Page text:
At Dearborn we want to inspire students to become confident, engaged and enthusiastic readers.
Reading lets students explore the world and human knowledge, history and culture and can be a rich source of pleasure. On the other hand, struggling to read through their school career can be devastating to a students confidence. Dearborn strives to help all students overcome their reading and writing difficulties and provides instruction and support to match their needs. Everyone gets strong preparation for the ELA part of the MCAS.
Read and Write
Dearborn Academy’s high school language arts classes meet four times a week in 45-minute periods. Three times a week there is also homework—reading assignments, writing assignments and other kinds of work to support critical thinking.
English courses at Dearborn include a variety of materials: newer books and classics, poems, plays, essays, inspiring biographies, science fiction and other genres. To help students learn to draw connections across disciplines, some books are related to other classes. For example, while studying early American history, a student might also read The Crucible, Arthur Miller’s great play about the Salem witch trials.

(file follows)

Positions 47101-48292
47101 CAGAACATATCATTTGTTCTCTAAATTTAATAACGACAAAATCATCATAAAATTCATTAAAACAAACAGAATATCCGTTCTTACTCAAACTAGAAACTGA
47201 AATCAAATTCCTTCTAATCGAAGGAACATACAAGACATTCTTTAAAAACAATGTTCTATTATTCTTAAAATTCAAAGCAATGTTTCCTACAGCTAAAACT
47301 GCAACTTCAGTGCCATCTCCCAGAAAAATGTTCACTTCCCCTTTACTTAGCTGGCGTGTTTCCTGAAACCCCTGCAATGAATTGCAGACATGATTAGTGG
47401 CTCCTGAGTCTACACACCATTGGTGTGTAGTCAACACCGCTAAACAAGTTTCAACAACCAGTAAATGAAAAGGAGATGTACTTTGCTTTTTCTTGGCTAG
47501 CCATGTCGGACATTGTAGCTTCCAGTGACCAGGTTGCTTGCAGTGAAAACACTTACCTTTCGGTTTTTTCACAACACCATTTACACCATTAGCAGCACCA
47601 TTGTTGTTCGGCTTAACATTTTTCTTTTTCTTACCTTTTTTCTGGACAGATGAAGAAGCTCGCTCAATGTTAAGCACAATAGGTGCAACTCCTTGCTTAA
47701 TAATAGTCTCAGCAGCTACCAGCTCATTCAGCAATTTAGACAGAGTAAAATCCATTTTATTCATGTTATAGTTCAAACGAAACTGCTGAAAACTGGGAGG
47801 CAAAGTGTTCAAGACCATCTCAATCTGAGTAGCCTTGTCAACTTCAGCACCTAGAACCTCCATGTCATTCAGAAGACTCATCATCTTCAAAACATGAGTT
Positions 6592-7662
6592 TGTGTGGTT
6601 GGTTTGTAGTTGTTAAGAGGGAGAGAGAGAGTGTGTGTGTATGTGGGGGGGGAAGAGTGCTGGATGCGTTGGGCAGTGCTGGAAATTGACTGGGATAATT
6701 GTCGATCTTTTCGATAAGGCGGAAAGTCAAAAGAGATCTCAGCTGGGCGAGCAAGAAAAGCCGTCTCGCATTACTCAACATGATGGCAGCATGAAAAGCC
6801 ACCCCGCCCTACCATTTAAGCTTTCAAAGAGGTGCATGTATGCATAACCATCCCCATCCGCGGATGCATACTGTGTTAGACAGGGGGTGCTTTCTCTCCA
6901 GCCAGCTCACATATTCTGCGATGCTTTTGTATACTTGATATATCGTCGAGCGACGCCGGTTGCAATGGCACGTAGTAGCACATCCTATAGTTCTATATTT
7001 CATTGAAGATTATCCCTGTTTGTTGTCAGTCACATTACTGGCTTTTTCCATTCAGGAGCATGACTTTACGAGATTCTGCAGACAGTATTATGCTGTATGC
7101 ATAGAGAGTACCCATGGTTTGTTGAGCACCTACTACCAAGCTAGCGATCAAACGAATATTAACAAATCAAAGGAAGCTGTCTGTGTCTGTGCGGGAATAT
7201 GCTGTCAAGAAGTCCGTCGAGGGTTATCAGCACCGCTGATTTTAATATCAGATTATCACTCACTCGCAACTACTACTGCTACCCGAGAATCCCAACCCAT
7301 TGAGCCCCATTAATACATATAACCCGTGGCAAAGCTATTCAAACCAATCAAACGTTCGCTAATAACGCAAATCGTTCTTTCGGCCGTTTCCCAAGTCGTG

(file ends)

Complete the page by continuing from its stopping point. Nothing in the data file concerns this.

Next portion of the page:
When English Is Not The First Language
Dearborn will provide support to students who do not speak English as their first language. When they have a learning disability and speak another language, learning to read and write in English is doubly hard. Dearborn will provide intensive support to students who are not native English speakers.
For language-based, non-verbal learning disabilities including dyslexia, our Learning Center specialists provide one-on-one or small group support to improve reading comprehension and writing skills. Students come into the Learning Center once a week for services outlined in their IEP, depending on the level of intervention they require. They may get help getting organized for a paper, thinking through an assignment or just want to talk current reading assignments.